BLOG: Health on Facebook: Engaging critical minds

BLOG: Health on Facebook: Engaging critical minds

18th Jun 15

by Stephanie Jong, Flinders University


Social networking sites such as Facebook have become a widespread leisure activity for young Australian people. Although it can be considered a sedentary activity as it is the same behaviour as watching television, social networking sites have a bearing on other leisure time, for example physical activity. Through the development of social networking sites, online fitness communities have become a popular way for people to source health information, specifically relating to diet and exercise. With current trending hash-tags* such as ‘clean-eating’, ‘IIFYM’ (if it fits your macros), ‘paleo’, ‘flexible dieting’, as well as ‘fitspo’ (fitness inspiration) and ‘squat challenge’, the information received is often overwhelming, confusing, and at times, incorrect. The results of my study of 22 Australian young female participants indicated that the girls consumed the health and fitness information they found within the online fitness community and implemented this in to their everyday lives. 

The results of my research challenge some of the media reported negative views of online fitness culture as these girls found the online fitness community a positive, inspiring and motivating experience. However, negatives related to self-esteem and body image were noted. Another concern related to health literacy – where the girls were unable to differentiate between the credibility of the health advice offered. This is a real problem with other research finding 66% of young people trusting the information found online, and modifying their behaviour because of it. 

It has been noted that adolescents find it difficult to evaluate the accuracy of the information they find online. As adolescents turn to online trusted brands to justify credibility, participants in this study based credibility on looks, personality, amount of followers (popularity) and the number of pictures visible on their account. While at times some participants were able to distinguish facts versus opinions when looking at online health information, it was evident that most participants did not review authorship, endorsements or sponsorships to assess credibility.

Challenges faced with critical health-related media literacy could have detrimental effects on the health and wellbeing of users of social networking sites. The inability to understand, analyse and evaluate health information found on social networking sites could pose damaging effects when applying this information to people’s own lives. It is important to empower users by developing skills in conducting analysis and evaluation of the quality of health information found online.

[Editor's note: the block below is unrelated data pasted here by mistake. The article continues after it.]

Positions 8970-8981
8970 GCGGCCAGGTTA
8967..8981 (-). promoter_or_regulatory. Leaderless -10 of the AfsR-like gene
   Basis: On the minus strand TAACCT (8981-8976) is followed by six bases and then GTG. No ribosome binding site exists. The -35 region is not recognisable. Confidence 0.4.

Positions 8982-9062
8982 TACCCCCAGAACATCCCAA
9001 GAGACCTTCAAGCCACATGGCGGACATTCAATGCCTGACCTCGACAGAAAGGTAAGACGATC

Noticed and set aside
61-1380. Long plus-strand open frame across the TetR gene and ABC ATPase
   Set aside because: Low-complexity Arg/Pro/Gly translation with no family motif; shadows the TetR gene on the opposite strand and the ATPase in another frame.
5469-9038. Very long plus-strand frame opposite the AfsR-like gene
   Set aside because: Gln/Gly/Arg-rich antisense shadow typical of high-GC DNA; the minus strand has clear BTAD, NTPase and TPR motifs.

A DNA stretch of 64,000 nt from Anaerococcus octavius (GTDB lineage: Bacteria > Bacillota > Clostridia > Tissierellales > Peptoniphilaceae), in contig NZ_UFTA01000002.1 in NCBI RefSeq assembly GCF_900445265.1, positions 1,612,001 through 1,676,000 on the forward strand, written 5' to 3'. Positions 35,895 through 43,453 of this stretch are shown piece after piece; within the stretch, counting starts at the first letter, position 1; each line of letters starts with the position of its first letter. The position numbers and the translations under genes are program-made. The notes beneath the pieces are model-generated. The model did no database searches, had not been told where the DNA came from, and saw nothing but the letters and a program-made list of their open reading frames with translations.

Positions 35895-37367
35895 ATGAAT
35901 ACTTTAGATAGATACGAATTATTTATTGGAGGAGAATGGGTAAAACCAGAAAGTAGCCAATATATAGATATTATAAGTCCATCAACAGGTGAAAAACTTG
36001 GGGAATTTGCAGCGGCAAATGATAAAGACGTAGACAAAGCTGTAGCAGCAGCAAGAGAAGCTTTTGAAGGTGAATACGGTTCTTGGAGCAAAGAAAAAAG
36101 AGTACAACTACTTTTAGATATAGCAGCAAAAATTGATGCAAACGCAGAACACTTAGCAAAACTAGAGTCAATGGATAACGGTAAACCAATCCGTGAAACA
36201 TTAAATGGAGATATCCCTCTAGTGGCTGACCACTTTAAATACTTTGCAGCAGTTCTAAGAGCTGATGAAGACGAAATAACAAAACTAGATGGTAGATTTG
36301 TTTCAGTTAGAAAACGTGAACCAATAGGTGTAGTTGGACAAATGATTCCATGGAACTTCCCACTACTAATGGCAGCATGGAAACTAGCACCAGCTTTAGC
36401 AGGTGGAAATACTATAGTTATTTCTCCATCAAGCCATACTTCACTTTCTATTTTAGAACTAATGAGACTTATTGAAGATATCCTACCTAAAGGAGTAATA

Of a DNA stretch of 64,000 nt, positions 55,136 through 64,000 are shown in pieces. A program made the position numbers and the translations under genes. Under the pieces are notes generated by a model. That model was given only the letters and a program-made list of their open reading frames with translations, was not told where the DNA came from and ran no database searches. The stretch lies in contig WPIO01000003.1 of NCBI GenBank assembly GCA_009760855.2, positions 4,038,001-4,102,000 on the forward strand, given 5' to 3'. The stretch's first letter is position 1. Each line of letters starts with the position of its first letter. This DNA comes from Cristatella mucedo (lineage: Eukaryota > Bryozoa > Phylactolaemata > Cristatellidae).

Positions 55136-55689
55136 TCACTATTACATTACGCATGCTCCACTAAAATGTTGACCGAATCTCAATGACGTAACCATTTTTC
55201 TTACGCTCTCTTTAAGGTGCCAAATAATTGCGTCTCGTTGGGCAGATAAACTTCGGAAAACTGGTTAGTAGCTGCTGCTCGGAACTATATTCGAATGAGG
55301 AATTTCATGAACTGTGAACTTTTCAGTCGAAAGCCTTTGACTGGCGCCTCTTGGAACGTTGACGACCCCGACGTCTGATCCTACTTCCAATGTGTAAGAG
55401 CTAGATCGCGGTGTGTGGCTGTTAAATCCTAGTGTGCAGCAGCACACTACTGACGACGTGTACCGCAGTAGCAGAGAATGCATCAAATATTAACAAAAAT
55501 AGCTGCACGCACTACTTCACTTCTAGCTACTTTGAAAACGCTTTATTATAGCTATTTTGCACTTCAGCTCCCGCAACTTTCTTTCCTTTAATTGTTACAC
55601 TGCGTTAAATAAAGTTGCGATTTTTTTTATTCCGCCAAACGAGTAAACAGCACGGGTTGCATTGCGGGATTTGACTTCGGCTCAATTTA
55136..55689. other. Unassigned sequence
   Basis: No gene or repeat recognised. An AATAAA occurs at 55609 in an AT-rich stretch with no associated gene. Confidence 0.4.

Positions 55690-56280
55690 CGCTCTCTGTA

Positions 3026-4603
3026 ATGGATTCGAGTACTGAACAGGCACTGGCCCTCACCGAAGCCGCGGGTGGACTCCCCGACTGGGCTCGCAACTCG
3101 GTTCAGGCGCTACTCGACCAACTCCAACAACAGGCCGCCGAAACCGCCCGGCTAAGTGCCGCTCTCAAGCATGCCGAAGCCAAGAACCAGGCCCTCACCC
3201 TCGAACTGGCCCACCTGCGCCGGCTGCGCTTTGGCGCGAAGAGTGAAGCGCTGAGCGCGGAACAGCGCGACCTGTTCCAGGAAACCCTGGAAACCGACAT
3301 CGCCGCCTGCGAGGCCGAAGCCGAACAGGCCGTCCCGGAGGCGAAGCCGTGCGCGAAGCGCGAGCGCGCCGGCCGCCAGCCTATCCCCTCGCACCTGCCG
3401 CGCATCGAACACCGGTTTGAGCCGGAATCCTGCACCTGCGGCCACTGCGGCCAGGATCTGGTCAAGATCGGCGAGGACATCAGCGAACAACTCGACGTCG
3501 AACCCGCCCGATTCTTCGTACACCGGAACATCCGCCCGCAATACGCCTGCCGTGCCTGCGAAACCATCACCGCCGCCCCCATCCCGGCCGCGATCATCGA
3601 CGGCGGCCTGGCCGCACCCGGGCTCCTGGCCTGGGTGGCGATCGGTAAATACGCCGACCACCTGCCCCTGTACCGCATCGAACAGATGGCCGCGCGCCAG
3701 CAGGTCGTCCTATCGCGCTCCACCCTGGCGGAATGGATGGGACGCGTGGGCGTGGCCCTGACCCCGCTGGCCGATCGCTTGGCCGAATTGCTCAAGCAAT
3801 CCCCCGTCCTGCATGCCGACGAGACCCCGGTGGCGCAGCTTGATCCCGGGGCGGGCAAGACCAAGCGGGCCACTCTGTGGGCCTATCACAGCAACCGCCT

Taking in to account the Australian Curriculum, Health and Physical Education has been designed to be future-focused with the emphasis on applying skills and information, rather than focused on content. The results of the study draw on two of the five propositions of the curriculum: developing health literacy and including a critical approach. 

A primary focus here is on the three dimensions of health literacy (functional, interactive and critical).  Some suggested ideas to promote this are:

  • Create a curriculum where students explore eHealth literacy (an online component of health literacy) skills in relation to their most commonly used sources (e.g. social networking sites). This will allow learning to occur in a practical environment where students can gain a real-world application developing holistic student health and wellbeing. For example, teach health literacy through TV food ads (see for lesson ideas or for a Healthy Living unit workbook from a study conducted by the University of Queensland); 
  • Explicit teaching of Internet search strategies and critical evaluation of websites is imperative (McCuaig, Carroll, & Macdonald, 2014);
  • Ensure that teaching health literacy skills is an ongoing approach, not only specific to one topic, but throughout the course of learning.

Social networking sites can foster motivation for healthy living and provide relevant and up-to-date health information. Young people can also inspire one another with stories and images of transformation through social networking sites. Health educators can build on the enthusiasm of social networking site users and guide them to improve the way they evaluate health information they find online. 


*A ‘hash-tag’ is a word or words, prefixed with a # symbol which when typed in to the search tool on the social networking site, acts like a Google search and will find a pool of comments, pictures and posts which have used this hash-tag. This is continuously updated.



McCuaig, L., Carroll, K., & Macdonald, D. (2014). Enacting critical health literacy in the Australian secondary school curriculum: the possibilities posed by e-health. Asia-Pacific Journal of Health, Sport and Physical Education, 5(3), 217-231. doi: 10.1080/18377122.2014.940809


Stephanie Jong is a health and physical education teacher who is currently a PhD candidate at Flinders University. Her research looks at online fitness culture on Facebook and Instagram and the effects on young female’s health practices such as dieting and exercise. 

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